If it was available, I would choose the Vanguard Total Stock Market fund instead of FUSVX. However, it is very common for 401(k) and 403(b) plans to offer a limited menu of funds, with most of them being bad choices. UCF’s index-fund offerings are excellent, when compared to many employers.
Note that in the above menu we see a “socially responsible” option: The Vanguard FTSE Social fund, with 0.20% annual fees. Such funds avoid certain companies like ExxonMobil, Chevron, Philip Morris, and Wells Fargo that promote climate change, smoking, or financial crimes. However, these funds tend to produce lower returns in the long run, and have higher fees. Although Vanguard keeps their fees as low as possible, 0.20% is quite a bit higher than 0.015% seen with the S&P 500 option. One argument is that it would be better to reap the profits of investing in evil companies and then donate a portion of your capital gains to non-profit organizations. The VFTSX fund notably still invests in many large banks and soda companies (i.e., Coca-Cola). Also, remember that by investing in index funds, you have already given up your shareholder voting rights. Vanguard, Fidelity, and others cast votes at shareholder meetings without your say, and tend to side with what corporate management wants.
Many people don’t know this, but even UCF graduate students working as graduate assistants can contribute up to 100% of their assistantship stipend to a 403(b) plan through the above procedures. Although a match isn’t offered, this is a great way to get a jump-start on retirement contributions via Roth contributions, so that you owe no capital gains tax in retirement and take advantage of many decades of compounding returns. Of course, most graduate students can’t afford the luxury of a voluntarily reducing their salaries… which is why tax-advantaged retirement accounts in practice, sadly, perpetuate financial inequality. I have not looked into whether UCF allows undergraduate work–study students to contribute to a 403(b). Notably, the laws on 403(b) plans actually allow colleges and universities to exclude students from them, including graduate assistants, so it is fortunate that UCF allows graduate assistants to contribute to 403(b) plans. Of course, an individual retirement arrangement (IRA) is always an option for someone with earned income (unless they make over $135,000), but these are capped at $5,500 per year. You set up an IRA on your own (not through your employer), and can do so at Fidelity, Vanguard, or elsewhere.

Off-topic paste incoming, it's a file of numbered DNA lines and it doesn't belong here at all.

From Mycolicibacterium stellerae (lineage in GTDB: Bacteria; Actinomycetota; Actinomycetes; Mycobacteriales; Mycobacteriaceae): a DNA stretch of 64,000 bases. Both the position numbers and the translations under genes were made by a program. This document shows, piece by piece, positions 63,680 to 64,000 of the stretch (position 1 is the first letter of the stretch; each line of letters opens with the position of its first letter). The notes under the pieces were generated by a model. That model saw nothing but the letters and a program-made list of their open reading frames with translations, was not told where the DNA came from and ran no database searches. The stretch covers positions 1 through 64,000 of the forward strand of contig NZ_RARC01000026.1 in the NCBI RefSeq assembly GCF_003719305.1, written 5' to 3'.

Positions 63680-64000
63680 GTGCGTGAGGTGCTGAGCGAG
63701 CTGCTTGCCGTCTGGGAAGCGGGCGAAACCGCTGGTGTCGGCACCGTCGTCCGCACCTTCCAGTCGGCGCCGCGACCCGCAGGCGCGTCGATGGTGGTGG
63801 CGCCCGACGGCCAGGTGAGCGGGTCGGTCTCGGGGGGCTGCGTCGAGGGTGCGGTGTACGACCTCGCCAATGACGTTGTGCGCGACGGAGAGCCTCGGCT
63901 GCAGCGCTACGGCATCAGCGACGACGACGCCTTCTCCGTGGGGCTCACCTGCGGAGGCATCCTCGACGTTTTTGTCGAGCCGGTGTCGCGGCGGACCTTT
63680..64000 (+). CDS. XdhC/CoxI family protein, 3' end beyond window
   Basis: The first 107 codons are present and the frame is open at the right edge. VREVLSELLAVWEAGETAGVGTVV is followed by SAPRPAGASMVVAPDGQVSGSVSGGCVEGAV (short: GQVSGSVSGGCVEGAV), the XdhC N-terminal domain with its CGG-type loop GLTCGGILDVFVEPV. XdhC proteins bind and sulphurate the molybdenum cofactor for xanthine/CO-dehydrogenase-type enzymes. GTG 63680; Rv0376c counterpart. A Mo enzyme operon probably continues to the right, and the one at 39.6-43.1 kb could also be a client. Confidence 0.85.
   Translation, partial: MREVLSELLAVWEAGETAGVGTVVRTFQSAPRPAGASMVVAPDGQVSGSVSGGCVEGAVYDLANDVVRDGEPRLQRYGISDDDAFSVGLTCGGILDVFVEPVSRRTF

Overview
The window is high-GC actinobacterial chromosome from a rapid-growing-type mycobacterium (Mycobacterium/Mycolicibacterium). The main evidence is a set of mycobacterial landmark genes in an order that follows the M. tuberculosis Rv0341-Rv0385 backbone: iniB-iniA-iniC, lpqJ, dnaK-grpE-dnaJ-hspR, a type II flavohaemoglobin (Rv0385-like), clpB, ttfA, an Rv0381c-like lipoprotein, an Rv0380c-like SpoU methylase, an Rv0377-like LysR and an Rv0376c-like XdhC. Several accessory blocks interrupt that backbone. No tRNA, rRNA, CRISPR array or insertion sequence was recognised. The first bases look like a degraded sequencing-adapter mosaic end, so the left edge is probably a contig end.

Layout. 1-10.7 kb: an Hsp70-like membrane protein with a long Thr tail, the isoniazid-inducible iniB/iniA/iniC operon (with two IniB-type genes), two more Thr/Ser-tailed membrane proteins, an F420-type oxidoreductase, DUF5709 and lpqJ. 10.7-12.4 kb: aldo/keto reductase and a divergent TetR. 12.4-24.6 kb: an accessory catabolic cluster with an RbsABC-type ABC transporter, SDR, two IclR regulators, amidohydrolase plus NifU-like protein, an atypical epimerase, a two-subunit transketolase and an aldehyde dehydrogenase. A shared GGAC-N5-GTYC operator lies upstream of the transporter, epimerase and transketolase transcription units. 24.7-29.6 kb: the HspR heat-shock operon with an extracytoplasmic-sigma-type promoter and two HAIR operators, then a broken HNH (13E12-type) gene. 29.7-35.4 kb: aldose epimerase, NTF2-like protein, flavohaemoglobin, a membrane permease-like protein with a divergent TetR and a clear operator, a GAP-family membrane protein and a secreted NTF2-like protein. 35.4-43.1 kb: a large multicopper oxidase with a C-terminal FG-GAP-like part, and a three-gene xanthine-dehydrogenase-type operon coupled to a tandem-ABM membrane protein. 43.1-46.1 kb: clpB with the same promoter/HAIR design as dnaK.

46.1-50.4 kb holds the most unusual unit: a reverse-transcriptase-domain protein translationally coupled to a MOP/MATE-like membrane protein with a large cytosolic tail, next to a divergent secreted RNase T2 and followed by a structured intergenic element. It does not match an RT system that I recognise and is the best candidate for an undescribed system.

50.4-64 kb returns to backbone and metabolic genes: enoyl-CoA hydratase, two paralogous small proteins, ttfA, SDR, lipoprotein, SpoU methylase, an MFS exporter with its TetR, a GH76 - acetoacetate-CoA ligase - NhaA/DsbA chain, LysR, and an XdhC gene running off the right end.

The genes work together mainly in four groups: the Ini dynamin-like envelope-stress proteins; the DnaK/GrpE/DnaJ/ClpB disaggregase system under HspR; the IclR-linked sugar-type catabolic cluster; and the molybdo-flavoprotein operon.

From the Fidelity/UCF 403(b) menu, we can choose several target-date funds, which use a “glide path” that shifts your assets from stocks to bonds as you get closer to retirement. Stocks are more volatile—the worst recent example is October 2007 to March 2009, where you would have lost over 55% of your money had you invested in the “stock investments” listed above! Despite this, from October 2007 to August 2018 you would be up over 100%. This is one of many examples of how stocks produce large returns over long timeframes. If you won’t need your money for over 30 years, going 100% stocks makes sense. However, as you get closer to the time when you will need your money, shifting to bonds (e.g., U.S. Treasury bonds) reduces the risk of negative impacts from a market crash coinciding with your retirement. This is what the target-date funds do. Although target-date funds are blunt instruments, it would be a fine decision for someone my age, 27, to invest in the 2050, 2055, or 2060 Vanguard target-date funds. Doing this would still put a young person far ahead of most young people, who don’t have the spare funds to invest for retirement at all.
If you have credit card debt, you may be paying as much as 28% per year on it. Contributing to a 401(k) or 403(b) is less urgent than paying off your credit card debt. You should pay off your credit card debt first. Even in 2017, an amazing, unusual, phenomenal year for stocks, the S&P 500 gained about 22%. It could have declined 22% (it declined 22% in 2002, and 37% in 2008). Paying off debt is a guaranteed return, while investments are not. Investing isn’t gambling, because the odds are in your favor, unlike at a casino. However, you will still have plenty of losing years. But, over 30 years or more, the probability of you coming out ahead, even after accounting for inflation, is close to 100%. With 401(k), 403(b), and many other retirement savings plans, there are large tax penalties for taking money out before you turn 59.5 years old. This can serve as a commitment device. Although it does not prevent the very unwise choice of divesting your stocks into a bond or fixed-income fund during a market crash, you are unlikely to make a bad choice like this as you still wouldn’t be able to access the funds.